The choir room at Eitz Chaim elementary school was down a narrow hall in the basement, adjacent to the gymnasium. Every Sunday morning during the school year, at 8 a.m., an hour before mandatory Sunday classes officially began, Yehuda Gilden would gather about 20 kids for rehearsal. The room was just big enough to fit the 21 of us, Reb Gilden’s keyboard and one of those seemingly standard-issue 1980s school tape players with the scratchy mono sound, which he’d use to teach us new songs by the Miami Boys Choir, Mordechai Ben David and other big acts in the world of hasidic music. We must have performed those songs at school assemblies and community functions, but I don’t have any memories of that. What I do remember is those early morning practices under the tutelage of Reb Gilden. I remember his soft voice and the smile that suggested he was getting as much out of being there as we choir kids were.
I would see Reb Gilden outside school, too. He must have provided the entertainment for just about every bar mitzvah in my class, either as the lead singer and keyboardist of the Nafshenu Orchestra, or flying solo – just him, a microphone and his keyboard with the tinny drum loops. I loved to watch him perform, especially backed by a full band – horn section, guitar and bass, real drums – when he could really show his chops. He played and taught music until Parkinson’s disease forced him to stop. Last month, he passed away at the age of 65.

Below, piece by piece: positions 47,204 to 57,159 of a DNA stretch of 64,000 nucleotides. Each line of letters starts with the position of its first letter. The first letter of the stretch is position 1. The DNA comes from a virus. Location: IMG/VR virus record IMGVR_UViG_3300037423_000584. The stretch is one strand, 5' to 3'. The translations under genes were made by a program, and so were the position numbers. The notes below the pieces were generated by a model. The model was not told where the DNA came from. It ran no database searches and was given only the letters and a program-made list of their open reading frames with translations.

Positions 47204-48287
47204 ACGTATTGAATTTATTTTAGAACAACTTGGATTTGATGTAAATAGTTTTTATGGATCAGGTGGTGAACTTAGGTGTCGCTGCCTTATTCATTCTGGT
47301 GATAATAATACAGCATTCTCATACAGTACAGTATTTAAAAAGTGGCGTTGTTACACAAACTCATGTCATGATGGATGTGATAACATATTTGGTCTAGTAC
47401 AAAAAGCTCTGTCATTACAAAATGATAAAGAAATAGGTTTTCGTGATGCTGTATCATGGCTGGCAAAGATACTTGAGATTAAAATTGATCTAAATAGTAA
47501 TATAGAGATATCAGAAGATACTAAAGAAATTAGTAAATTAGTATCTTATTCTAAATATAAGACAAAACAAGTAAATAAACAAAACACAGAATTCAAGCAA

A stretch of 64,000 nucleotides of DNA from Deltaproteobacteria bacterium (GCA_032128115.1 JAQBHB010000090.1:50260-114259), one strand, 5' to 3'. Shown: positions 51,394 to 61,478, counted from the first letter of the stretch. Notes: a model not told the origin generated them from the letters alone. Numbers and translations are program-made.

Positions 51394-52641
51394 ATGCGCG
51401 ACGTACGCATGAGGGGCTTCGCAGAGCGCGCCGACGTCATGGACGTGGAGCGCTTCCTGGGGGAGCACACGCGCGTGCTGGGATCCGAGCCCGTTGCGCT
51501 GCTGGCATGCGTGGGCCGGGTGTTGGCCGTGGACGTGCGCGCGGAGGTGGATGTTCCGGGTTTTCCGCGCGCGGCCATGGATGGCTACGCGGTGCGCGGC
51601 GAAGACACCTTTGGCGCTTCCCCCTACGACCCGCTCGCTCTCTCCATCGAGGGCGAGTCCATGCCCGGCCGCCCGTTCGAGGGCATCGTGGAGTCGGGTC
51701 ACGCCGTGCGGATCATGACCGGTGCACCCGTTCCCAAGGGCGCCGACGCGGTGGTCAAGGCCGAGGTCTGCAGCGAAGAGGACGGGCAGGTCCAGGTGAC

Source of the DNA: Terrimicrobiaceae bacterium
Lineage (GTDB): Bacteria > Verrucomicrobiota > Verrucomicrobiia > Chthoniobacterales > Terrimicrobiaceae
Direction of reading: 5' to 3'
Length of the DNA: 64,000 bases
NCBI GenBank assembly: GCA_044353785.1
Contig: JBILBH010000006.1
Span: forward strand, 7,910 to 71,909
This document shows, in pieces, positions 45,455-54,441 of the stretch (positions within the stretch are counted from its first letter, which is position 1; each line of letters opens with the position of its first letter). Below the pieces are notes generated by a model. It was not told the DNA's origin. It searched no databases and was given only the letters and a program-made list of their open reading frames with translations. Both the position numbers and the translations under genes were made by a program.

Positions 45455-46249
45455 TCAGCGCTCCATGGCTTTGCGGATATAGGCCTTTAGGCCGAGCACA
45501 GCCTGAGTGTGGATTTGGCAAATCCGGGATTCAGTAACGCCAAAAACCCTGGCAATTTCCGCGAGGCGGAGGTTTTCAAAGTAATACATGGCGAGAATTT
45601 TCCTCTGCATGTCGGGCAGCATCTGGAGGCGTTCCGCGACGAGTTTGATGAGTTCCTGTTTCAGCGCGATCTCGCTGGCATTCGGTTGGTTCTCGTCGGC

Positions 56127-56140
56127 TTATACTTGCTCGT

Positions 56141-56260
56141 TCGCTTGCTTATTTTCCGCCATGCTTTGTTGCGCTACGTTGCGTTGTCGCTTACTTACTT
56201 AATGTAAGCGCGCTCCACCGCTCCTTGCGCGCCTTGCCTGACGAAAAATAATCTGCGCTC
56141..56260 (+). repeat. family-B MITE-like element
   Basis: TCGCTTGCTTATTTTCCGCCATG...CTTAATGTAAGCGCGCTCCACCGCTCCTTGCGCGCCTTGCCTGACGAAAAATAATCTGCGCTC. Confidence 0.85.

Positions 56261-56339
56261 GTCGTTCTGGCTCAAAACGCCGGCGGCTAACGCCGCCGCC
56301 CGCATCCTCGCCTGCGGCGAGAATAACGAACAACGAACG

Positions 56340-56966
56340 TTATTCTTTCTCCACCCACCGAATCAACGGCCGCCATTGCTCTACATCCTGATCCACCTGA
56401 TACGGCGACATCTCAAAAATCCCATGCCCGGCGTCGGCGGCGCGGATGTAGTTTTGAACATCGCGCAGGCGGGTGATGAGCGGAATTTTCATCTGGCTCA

Ten years ago, a group of hasidic music stars came together to record an album of Reb Gilden’s songs. The 10 songs on Harei Yehuda feature the likes of Avraham Fried, Boruch Levine, Yaakov Shwekey and the late Yossi Piamenta. After Reb Gilden died, the Jewish music composer and performer Abie Rotenberg, who helped record Harei Yehuda, wrote that “whoever visited or encountered him came away strengthened and inspired by his unflinching emunah and unconquerable spirit.” In the comments below Rotenberg’s Facebook post, Reb Gilden’s students – men and women from across the Jewish spectrum – have been paying their respects, mourning the loss of a special teacher who won them over with a warm voice and an even warmer smile.
This is our first edition of 2018, and we’re ringing in the new year with some changes. Here’s managing editor Joe Serge with the details:
“Beginning this week, astute readers may notice a change in The CJN’s transliteration of Hebrew and Yiddish words. These changes will create a clear, concise and, most importantly, consistent style for The Canadian
“The majority of the changes you’ll notice are based around Hebrew words beginning with the letter het. Previously, we used the letters ‘ch’ to indicate the guttural sound. But since most North Americans pronounce it with the simple ‘h’ sound, going forward, so will we. Here’s an example of the change: where we previously would have written ‘cheder,’ we now use ‘heder.’ However when the het, or haf, is found in the middle of the word – like in ‘Simchat Torah’ – the ‘ch’ remains.”